1 Backgrounderg Number 69 November 2011 Trusted Solutions for a Better Florida Foreword Robert F. Sanchez Policy Director, The James Madison Institute For many years the cost of health care in the United States has been rising faster than the rate of inflation. This trend affects families, employers, and governments at all levels federal, state, and local. The rising cost of care and of the insurance to pay for it is a major drag on a struggling economy. Indeed, a new Kaiser Family Foundation report says the annual cost of an average family s health insurance now exceeds $15,000. For employers who subsidize their workers coverage, it s a cost that inevitably depresses wage growth. Moreover, when a firm s workload increases, the cost of healthcare coverage is an incentive to cope by extending the hours of existing workers rather than adding new hires. Some economists argue that inflation in health care is symptomatic of the fact that it s immune to the market forces the tug of supply and demand, competition as a moderator of pricing that typically guide a free economy. Others diagnose the ailment differently, arguing that market forces could work in health care, as in other sectors of a free economy, but government policies have snuffed out the chance. Whatever chance may have existed for market forces to apply to health care was probably lost with the shift to a system in which other people pay the bills. With rare exceptions, medical bills are sent to a third party a traditional health insurance company, an HMO, or a government program such as Medicare or Medicaid. These entities may use their size to bargain for lower prices, but Alternative Solutions to Florida s Medical Malpractice System Beth Ann Fiedler, Ph.D. Adjunct Scholar, The James Madison Institute reducing the revenue derived from patients in some groups often results in cost-shifting and higher prices for others. Given this assessment, can anything be done to rein in the rising cost of health care? Yes, quite possibly. As this study suggests, there may well be creative steps that states can take to moderate some of the costs that providers must pass along to their patients. Among those costs: malpractice insurance, together with the related costs of defensive medicine the use of diagnostic tests and medical procedures that arguably are not necessary except to mount a defense against being sued for negligence. States have repeatedly attempted various remedies to address problems related to medical malpractice and defensive medicine particularly when confronted by crises in which malpractice insurance was said to be in danger of becoming unavailable or unaffordable. The challenge now is to act before another crisis arises. One factor that must be considered is that Florida s courts, in general, have frowned upon proposed solutions that infringe on the right of injured patients to seek redress through the tort system. As this study suggests, however, there are alternatives that better serve the interests of aggrieved patients than a tort system utilizing civil courts that are currently burdened by a high volume of other matters, including property foreclosures. These alternatives, including a patient compensation system, could conceivably take less time than the courts to reach a decision and could ultimately direct a greater share of any financial settlement to the aggrieved patient and less to court costs, attorney fees, and other litigation expenses. This study suggests that these alternatives are worth exploring.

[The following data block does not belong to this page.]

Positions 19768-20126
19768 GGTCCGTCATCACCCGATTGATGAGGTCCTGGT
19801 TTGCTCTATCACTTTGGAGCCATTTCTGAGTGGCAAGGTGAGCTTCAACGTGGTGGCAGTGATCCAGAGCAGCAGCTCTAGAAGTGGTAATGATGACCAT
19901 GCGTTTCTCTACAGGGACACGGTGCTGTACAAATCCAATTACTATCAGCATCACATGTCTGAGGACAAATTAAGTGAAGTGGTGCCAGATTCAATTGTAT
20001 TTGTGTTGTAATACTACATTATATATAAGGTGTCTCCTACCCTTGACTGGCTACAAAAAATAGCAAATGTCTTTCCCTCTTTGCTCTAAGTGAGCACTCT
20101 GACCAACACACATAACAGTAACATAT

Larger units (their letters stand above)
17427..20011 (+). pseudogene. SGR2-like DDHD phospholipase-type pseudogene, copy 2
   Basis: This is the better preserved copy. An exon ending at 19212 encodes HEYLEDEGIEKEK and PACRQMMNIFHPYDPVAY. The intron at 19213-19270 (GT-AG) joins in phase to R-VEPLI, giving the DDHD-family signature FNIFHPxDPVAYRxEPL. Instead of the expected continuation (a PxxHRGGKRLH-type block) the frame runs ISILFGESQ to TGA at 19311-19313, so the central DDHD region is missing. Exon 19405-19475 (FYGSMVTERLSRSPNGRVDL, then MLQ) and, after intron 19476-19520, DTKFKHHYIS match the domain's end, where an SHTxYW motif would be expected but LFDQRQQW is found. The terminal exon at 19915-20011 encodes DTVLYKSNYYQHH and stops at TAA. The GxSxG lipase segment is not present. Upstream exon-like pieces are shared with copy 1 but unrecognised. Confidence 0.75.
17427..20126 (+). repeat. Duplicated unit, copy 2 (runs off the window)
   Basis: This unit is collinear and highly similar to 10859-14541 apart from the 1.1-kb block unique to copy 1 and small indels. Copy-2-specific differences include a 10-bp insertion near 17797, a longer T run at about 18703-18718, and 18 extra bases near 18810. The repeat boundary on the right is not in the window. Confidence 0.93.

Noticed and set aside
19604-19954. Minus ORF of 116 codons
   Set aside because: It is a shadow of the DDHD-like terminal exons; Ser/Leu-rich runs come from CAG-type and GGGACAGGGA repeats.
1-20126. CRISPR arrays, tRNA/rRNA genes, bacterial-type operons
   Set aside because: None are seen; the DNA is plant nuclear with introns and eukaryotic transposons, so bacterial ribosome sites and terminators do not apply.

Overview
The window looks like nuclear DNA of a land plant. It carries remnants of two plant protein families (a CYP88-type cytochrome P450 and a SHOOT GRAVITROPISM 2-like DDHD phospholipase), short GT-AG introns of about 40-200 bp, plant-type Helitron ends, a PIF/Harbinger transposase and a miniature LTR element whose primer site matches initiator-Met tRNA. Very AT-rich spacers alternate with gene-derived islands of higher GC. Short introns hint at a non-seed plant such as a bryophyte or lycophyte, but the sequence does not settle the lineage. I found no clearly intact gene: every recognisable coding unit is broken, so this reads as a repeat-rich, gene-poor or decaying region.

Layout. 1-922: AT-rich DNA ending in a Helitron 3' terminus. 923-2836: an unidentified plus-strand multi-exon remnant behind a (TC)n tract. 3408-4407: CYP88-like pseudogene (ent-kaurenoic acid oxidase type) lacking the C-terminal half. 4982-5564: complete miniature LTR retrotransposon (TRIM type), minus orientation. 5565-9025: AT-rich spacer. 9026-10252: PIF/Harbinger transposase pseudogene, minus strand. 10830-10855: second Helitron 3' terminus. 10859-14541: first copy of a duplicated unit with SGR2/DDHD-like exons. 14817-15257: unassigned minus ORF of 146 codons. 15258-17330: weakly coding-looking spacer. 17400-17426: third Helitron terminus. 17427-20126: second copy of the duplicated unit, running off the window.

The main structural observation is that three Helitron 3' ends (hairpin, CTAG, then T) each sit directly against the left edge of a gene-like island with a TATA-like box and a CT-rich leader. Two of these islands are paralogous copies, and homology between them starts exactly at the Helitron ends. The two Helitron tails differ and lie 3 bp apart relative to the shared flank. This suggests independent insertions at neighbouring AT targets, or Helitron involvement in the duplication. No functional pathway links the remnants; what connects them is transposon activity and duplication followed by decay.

2 The James Madison Institute Trusted Solutions for a Better Florida Founded in 1987, The James Madison Institute is a non-partisan policy center dedicated to the free-market principles of limited government, individual liberty, and personal responsibility. President and Chief Executive Officer: J. Robert McClure III, Ph.D. Board of Directors Chairman: Allan Bense, Panama City Vice Chairman: J. Stanley Marshall, Tallahassee Members of the Board of Directors Glen Blauch, Naples; Tommy Bronson, Brooksville; Jacob F. Bryan, Jacksonville; Charles E. Cobb, Coral Gables; Mark Crosswhite, Pensacola; Rebecca Dunn, Palm Beach; George W. Gibbs III, Jacksonville; Robert H. Gidel, Orlando; L. Charles Hilton, Panama City; John Hrabusa, Lakeland; John F. Kirtley, Tampa; Fred Leonhardt, Orlando; J. Robert McClure III, Tallahassee; Thomas K. Sittema, Orlando; Jeffrey V. Swain, Tallahassee The James Madison Institute Staff Amar Ali, Research Associate; Tanja Clendinen, Communications Director; Francisco Gonzalez, Development Director; Keri Gordon, Administrative Assistant; Becky Liner, Operations Director; Jill Mattox, Development Grant Writer; William R. Mattox, Jr., Resident Fellow; Will Patrick, Capital Reporter; Thomas Perrin, Public Affairs Director; Robert F. Sanchez, Policy Director; Jenny Stone, Donor Relations Manager; Laura Ward, Finance and Human Resources Manager By Mail: 2017 Delta Boulevard, Suite 102 Tallahassee, FL Our Website: To Contact Us By Phone: In the Tallahassee Area: Toll-Free From Anywhere: Via About JMI s Research: Our Pledge to You Research topics are selected by JMI s Committee on Public Policy, with input when appropriate from members of our Research Advisory Council. Published research focuses on topics relevant to Florida and the Institute s mission of promoting free-market principles and robust debate concerning Florida s current problems and future challenges. The findings and conclusions in JMI s publications are those of the authors and do not necessarily reflect the views of JMI s members, staff, or Board of Directors. JMI does not conduct sponsored research at the behest of donors, nor do the providers of research grants exercise control over the methodology, findings, or conclusions of the research. When a peer review of an author s methodology or conclusions is deemed appropriate, a draft may be submitted to a Research Advisory Council member. The Research Advisory Council of The James Madison Institute Dr. Susan Aud, Senior Fellow, Milton and Rose Friedman Foundation; Dr. Michael Bond, Professor of Finance, The University of Arizona; Dr. Marshall DeRosa, Professor of Political Science, Florida Atlantic University; Dr. Thomas V. DiBacco, Professor Emeritus, American University; Dr. Dino Falaschetti, Florida State University College of Law; Dr. James Gwartney, Professor of Economics, Florida State University; Dr. Bradley K. Hobbs, BB&T Professor of Free Enterprise, Florida Gulf Coast University; Dr. Randall Holcombe, Professor of Economics, Florida State University; Dr. Barry Poulson, Professor of Economics, the University of Colorado; J.B. Ruhl, J.D., Professor of Law, Florida State University College of Law; Peter Schweizer, Research Fellow, The Hoover Institution, and James M. Taylor, J.D., Senior Fellow, The Heartland Institute. The findings and conclusions in this publication are those of the author and do not necessarily reflect the views of The James Madison Institute members, staff, or directors. The Institute does not attempt to aid or hinder the passage of any specific piece of legislation and neither accepts government funds nor acts on the requests of special interest groups.